Sep 292017

If you are a frequent reader of, chances are you already realize that I believe there is a significant dark side to social media, beyond just the time that it appropriates rather insidiously. Every technology comes with positives and negatives, but often, the negatives are ignored until the evidence is overwhelming, common sense be damned.

Simon Sinek is one of my favorite thinkers and speakers. In the interview below, he covers an amazing amount of ground, primarily focused on what plagues Millennials in the workplace and in life. Lots of factors have conspired to make this generation have a sense of entitlement without hard work. Simon makes some great common sense connections to the role social media is playing, which results in far less real lasting connections and relationships, which ultimately matters in one’s happiness and gratitude.

Click below — this is well worth the few minutes to watch:

You have a choice. Everything needs balance. At a minimum, no smartphones at dinner is a great place to start.

I.M. OptimismMan


Sep 102017

Much of my life, I have seen myself as an enthusiastic ideaman. I have more ideas per day than most people, I take the time to write a fair share of them down, I outline them into more than a fleeting thought, and I test them on friends and family all the time.  Unfortunately, I have found that people rarely tell me one of my ideas stinks… even though I’m certain that some of them do.  In most situations, true transparency is rare.  In companies, where paychecks and promotions are on the line, transparency is exceedingly rare.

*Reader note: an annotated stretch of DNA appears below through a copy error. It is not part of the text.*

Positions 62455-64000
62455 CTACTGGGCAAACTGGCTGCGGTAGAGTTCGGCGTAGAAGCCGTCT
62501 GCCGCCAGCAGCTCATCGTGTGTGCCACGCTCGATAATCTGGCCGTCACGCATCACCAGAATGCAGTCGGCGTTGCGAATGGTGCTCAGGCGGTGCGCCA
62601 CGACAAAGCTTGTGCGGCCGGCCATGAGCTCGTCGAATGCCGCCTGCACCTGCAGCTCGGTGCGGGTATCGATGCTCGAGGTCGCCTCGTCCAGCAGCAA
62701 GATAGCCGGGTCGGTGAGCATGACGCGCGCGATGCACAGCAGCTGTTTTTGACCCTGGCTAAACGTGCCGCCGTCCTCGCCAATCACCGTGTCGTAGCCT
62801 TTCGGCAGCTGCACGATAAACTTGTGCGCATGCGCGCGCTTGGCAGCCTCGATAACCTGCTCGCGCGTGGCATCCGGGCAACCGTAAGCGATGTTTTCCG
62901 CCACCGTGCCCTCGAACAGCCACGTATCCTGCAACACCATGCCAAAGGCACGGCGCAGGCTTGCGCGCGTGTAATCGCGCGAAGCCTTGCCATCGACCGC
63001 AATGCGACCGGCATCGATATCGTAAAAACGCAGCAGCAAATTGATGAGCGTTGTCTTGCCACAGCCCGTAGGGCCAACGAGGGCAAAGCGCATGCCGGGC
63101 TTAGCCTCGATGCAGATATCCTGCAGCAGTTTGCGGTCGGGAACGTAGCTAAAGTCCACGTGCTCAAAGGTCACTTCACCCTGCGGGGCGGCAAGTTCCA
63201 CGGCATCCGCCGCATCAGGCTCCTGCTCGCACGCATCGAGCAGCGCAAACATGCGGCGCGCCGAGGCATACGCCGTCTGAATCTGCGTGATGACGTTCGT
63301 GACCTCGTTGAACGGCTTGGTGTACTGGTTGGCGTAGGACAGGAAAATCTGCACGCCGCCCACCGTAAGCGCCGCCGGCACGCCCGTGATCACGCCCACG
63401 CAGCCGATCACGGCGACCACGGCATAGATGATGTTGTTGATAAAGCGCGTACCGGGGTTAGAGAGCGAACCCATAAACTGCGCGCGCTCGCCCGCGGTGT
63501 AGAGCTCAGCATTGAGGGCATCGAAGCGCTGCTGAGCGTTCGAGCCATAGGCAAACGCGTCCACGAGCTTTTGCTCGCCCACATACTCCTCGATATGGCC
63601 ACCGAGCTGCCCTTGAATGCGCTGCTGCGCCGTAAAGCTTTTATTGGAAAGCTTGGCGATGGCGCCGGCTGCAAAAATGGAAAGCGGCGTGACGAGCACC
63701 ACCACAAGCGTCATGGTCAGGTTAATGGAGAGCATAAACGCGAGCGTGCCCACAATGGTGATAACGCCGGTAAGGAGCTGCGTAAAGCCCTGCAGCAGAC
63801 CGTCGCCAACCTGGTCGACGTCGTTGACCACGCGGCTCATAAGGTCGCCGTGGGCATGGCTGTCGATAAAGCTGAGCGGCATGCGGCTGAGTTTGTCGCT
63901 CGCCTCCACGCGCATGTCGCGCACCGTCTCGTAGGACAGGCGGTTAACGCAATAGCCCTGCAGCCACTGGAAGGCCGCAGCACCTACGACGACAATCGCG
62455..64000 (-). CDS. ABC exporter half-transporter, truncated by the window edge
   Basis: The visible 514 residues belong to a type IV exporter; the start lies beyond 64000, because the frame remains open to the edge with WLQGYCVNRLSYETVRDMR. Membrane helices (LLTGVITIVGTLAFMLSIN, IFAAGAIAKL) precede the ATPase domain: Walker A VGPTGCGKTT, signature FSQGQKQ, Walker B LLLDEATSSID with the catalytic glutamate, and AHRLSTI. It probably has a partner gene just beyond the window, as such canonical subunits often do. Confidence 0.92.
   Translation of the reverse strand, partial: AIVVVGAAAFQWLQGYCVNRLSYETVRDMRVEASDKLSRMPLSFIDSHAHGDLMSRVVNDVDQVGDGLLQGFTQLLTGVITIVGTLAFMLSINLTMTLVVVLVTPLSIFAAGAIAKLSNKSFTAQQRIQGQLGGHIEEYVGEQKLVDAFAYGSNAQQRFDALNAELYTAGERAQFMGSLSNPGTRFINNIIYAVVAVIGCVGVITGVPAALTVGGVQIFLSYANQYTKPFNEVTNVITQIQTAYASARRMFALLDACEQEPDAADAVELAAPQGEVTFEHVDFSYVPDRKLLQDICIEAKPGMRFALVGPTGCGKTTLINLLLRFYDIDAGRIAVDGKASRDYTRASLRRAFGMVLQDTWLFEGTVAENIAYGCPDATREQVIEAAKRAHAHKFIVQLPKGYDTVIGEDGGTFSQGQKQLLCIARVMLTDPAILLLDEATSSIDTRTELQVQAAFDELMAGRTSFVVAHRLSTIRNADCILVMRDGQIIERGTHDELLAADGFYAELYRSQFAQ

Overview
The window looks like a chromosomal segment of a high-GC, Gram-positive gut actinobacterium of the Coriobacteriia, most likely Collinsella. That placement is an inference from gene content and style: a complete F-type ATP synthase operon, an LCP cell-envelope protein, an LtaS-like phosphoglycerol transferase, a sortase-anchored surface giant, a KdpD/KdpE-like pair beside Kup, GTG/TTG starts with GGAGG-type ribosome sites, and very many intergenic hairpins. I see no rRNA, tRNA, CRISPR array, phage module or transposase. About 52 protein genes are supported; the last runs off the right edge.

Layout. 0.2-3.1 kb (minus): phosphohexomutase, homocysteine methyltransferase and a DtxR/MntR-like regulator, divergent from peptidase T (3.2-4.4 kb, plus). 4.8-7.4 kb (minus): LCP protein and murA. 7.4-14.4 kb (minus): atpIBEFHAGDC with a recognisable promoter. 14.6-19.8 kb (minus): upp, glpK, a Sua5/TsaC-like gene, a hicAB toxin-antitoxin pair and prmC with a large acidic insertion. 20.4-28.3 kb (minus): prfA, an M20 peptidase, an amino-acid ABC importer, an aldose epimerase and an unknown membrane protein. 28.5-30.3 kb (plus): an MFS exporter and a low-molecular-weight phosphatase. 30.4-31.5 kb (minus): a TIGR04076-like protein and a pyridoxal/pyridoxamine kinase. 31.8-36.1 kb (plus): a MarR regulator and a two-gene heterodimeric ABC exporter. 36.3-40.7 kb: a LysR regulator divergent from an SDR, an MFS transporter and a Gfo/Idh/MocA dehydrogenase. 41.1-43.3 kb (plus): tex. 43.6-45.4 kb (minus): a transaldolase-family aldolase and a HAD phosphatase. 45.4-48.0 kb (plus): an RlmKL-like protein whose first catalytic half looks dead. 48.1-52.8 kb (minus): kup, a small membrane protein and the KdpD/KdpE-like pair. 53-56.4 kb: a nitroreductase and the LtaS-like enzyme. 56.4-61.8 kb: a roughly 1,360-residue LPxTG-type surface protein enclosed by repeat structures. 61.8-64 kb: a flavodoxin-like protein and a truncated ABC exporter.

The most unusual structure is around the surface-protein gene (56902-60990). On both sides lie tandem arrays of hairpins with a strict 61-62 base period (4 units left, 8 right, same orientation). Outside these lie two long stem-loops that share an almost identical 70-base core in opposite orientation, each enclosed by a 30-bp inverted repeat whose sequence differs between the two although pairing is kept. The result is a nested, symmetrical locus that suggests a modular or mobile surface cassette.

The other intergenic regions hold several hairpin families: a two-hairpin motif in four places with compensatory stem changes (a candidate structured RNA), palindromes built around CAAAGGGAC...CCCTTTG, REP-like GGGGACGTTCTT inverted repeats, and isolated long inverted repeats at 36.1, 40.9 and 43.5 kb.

But what if your company could be transformed into an idea-meritocracy, instead of the all-too-typical top-down hierarchy?  What if a company made decisions by truly collaborating, listening, and debating the ideas and perspectives of all, not just the few with formal power or excellent networking influence?  What if people really communicated what they believed, what they thought, and voted on who they felt was more credible and believable?

It turns out that there is such a place — and it happens to be one of the most successful hedge funds over the last four decades. Please consider Ray Dalio’s overview of life at Bridgewater… how would these concepts change the destiny of your company, if they were implemented?

I find it fascinating. Technology is making the impossible, possible, when you have a visionary at the helm.

I.M. OptimismMan